Problems repairing punctures

Discussion in 'Cycling Equipment' started by Carrera, Feb 19, 2004.

  1. Carrera

    Carrera New Member

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    I've been having difficulties repairing punctures for ages. Initially I made the mistake of not allowing the glue to set before applying the patch. However, as soon as I became aware of this, I made sure I allowed the glue to become tacky and then allowed the patch to set for 15 minutes or so.
    In spite of that, my tyres started to leak after a few weeks.
    They finally told me in the shop that racing tubes are very difficult to fix due to the synthetic material they're made of and the pressure of the tubes. They offered me what are supposed to be the best patches on the market - ultra thin peel-and-stick. You just peel off the patch and stick it over the puncture. I tried one after rubbing down the tube surface area and guess what? The centre of the patch simply bubbled after 10 minutes or so. I went back to my former patches and tube of glue.
    I've got better at fixing tubes than before but I still wouldn't feel too confident going on a long trek with a patched tube for fear it might leak. The shop specialist reckons it's best to just buy a new tube but it seems a little expensive to replace tubes every 2 or 3 weeks.
    Any advice would be appreciated.
     
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  2. fushman

    fushman New Member

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    seriously just throw the old punctured tubes out. and seriously how often do you flat. also do you make more than 20 dollars an hour. if so your wasting time and money in the long run, and not to mention stressing yourself out.
     
  3. boudreaux

    boudreaux New Member

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    That is seriously alot of total hooey.Tubes can be patched and patched, and if done right, it's permanent. Some peoplel flat alot due to thorns,glass and other crap on the roads.
     
  4. daveornee

    daveornee New Member

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    Very common problem.
    The issue is usually getting the tube clean in the entire area where the patch is to stick, without putting grooves in it from "sanding". The sanding process is to clean the tube so that the adhesive will stick to the tube material and not coatings.
    Cleaning the area with plain alchohol (not the kind with rubbing components) and letting it dry, goes a long way towards success.
    The instructions in Park Tools's kits and their web site are good:
    http://www.parktool.com/repair_help/FAQGP2.shtml
    As other posters mentioned, it may be a job to skip or at least do at home in a clean, dry, and bug free environment.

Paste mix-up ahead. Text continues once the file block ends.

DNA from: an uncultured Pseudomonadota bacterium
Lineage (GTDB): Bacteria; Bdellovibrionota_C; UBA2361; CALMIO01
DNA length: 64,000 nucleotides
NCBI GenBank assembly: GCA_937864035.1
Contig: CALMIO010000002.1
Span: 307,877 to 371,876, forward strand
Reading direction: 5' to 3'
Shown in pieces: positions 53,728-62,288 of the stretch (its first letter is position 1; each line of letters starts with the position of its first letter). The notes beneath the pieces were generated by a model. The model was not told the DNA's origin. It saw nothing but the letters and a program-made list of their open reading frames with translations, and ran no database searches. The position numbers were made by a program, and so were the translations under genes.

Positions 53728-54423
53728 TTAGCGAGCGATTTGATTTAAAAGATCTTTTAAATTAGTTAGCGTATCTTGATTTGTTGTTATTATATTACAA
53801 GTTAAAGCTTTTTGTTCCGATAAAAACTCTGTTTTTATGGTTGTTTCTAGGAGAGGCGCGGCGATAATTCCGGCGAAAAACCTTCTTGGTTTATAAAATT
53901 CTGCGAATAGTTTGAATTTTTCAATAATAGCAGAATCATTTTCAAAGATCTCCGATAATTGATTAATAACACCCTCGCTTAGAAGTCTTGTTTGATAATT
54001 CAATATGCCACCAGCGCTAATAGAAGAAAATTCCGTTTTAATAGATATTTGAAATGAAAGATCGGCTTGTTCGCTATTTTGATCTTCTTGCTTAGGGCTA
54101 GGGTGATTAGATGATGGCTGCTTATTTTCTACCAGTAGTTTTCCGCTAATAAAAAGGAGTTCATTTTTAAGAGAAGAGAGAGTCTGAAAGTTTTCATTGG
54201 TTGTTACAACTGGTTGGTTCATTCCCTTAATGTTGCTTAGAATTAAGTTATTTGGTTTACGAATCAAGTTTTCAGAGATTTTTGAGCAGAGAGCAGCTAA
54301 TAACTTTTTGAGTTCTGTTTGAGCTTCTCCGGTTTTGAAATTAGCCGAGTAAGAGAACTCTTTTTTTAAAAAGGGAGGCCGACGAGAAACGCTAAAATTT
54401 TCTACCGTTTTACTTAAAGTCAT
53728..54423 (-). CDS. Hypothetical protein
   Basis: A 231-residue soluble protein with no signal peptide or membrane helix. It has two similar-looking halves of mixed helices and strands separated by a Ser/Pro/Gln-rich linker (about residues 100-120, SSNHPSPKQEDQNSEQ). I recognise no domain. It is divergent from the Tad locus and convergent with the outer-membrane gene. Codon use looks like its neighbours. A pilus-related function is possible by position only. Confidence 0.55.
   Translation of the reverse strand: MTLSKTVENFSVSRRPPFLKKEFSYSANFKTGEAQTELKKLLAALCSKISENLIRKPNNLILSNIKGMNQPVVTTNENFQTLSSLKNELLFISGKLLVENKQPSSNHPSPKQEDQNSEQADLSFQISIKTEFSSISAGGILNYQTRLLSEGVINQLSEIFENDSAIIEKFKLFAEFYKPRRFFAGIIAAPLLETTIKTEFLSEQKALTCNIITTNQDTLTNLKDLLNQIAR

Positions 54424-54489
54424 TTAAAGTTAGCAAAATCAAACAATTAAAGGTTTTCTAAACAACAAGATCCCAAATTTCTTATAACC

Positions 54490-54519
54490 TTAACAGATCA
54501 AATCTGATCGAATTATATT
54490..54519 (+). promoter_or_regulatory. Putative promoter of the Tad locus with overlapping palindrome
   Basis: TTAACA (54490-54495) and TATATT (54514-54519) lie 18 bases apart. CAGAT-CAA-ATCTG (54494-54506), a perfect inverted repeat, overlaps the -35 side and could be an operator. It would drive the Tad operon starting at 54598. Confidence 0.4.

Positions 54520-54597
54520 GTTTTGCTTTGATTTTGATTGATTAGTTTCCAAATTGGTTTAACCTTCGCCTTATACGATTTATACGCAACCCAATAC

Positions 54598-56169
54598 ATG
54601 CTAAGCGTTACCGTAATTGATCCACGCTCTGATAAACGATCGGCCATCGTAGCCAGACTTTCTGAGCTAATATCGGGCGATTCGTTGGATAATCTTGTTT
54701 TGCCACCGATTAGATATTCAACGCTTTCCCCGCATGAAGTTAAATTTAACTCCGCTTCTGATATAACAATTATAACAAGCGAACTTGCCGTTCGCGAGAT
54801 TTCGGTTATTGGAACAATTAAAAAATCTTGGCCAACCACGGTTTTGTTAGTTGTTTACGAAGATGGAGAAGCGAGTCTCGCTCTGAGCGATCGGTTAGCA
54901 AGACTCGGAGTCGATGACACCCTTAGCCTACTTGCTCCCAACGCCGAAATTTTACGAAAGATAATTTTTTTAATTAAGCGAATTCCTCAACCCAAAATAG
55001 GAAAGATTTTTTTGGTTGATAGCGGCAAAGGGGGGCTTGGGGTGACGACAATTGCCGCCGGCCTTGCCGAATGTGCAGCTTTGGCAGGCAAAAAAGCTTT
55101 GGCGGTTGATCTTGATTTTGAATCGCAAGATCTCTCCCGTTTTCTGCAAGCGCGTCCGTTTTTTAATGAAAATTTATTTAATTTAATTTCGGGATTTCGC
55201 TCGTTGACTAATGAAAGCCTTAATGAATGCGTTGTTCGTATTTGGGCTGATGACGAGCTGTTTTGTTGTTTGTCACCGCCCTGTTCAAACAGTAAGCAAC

I favor glue type patches, except when I find the glue in the tube is all dried up.
    Long treks present another issue. Patching on the road may be required. If you are patching/replacing every 2 or 3 weeks you maybe putting on serious miles or need to find other tires to improve your situation.
     
  5. Hitchy

    Hitchy New Member

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    G'day,

    several issues with your question. Firstly, i'm firmly in the camp of those who reckon you can fix the tubes. the previous poster has some good advice re sanding etc. I take it you're not trying to fix the tubes out on the road?. If you are...that idea 'has whiskers on it". i carry several spare tubes (depending on how long I'm going out for). Just replace the tube out on the road & worry about fixing the puncture when you get home (or not!). Secondly, it concerns me that you know that the patch is lifting after around 10 minutes or so?. You're not supposed to stick 'em on & then pump them up, without them being installed into the tyre. The rationale is that when installed & pumped up, the pressure against the inside of the tyre will hold the patch in place & help seal it until the glue goes 'off' (up to 24 hrs). Thirdly, I'd check out my tyres.....provided you're not riding on disgraceful road conditions & running over every piece of crap you see, you really shouldn't be puncturing all that often. gee I'd be pissed off if I had one puncture a month, let alone the amount you seem to describe. Most modern bike tyres will have some sort of puncture protection built in, like a Kevlar bead or something....they are far more resiliant to punctures than they were years ago. Check that your tyre pressures are adequate, you may be suffering 'pinch flats' which can be caused by running too low a pressure.....finally...unless you are running 'high end' tubes, they only cost around $5 , (in Oz) each....so they are hardly worth the time to repair them anyway....good luck,

    cheers,

    Hitchy
     
  6. EoinC

    EoinC New Member

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    I'm with Hitchy on this (except for the part about the kevlar bead - the bead is the wired section which locks the tyre to the rim - it is the casing which requires puncture resistance).
    1) Being able to fix punctures is a good skill to have, regardless of the economics. Choose your economic path after you have gained the skill. I used to patch the inner tubes in my sew-ups (now that is a painful job) when I didn't have money to pay for new ones.